By 2018, approximately 1.3 million industrial robots will be entering service in factories around the world, according to the International Federation of Robotics.
In the high-revenue automotive sector, global investments in industrial robots increased by a record-breaking 43 percent (2013-2014) within one year. Viewed on a cross-sector basis, the international market value for robotic systems now lies at around 32 billion US dollars.
The figures have been published in the IFR’s report, 2015 World Robot Statistics.
The robotic density figure is a key performance indicator for gauging the current degree of automation within the international markets. For example, the average global robotic density in producing industries lies at 66 robot units per 10,000 employees.
A total of 21 countries have an above-average robotic density. More than one-half of these highly automated countries are located in the European Union (14 countries). Then there are three Asian economies (South Korea, Japan, Taiwan), as well as the USA and Canada.
The current global leader in industrial robotic automation is South Korea. In this instance, the robotic density exceeds the global average by a good seven-fold (478 units), followed by Japan (314 units) and Germany (292 units). At 164 units, the USA currently occupies seventh place in the world.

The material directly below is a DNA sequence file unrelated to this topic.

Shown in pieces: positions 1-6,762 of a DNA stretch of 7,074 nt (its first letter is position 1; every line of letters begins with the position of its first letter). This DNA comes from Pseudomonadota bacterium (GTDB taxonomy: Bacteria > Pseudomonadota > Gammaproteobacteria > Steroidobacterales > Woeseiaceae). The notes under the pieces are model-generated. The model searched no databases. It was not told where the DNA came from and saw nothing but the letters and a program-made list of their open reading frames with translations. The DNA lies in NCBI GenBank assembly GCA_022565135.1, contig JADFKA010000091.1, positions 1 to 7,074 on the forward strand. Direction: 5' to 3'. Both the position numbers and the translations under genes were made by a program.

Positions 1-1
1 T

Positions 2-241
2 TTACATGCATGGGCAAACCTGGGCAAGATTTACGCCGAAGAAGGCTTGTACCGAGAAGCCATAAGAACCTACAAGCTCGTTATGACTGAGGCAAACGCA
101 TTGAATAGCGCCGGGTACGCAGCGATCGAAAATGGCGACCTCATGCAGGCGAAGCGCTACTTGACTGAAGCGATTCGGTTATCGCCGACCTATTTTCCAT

At 36 units per 100,000 employees or about half the global average figure, China is currently in 28th place. Within the overall global statistics, this is roughly on a par with Portugal (42 units), or Indonesia (39 units).
However, about five years ago, China embarked on a historically unparalleled game of catch-up aimed at changing the status quo, and already today it is the world’s largest sales and growth market for industrial robots.
Never before have so many robot units been sold in one year as were sold in China in 2014 (57,100 units). The boom is continuing unabated in line with the forecasts: In 2018, China will account for more than one-third of the industrial robots installed worldwide.
“The robotic boom is laying down an important milestone in the realisation of the fourth international revolution,” says Joe Gemma, President of the International Federation of Robotics.
“With their digital interfaces, industrial robots can be seamlessly integrated into the networked structures of smart factories. This is a benefit exploited by highly automated economies and by countries adopting a new industrial focus.
“Further impetus is coming into the form of the technological breakthrough in human-robot collaboration: Robotic workers will in future be found working hand-in-hand with human staff, helping to replace traditional, rigid production processes with flexible structures.”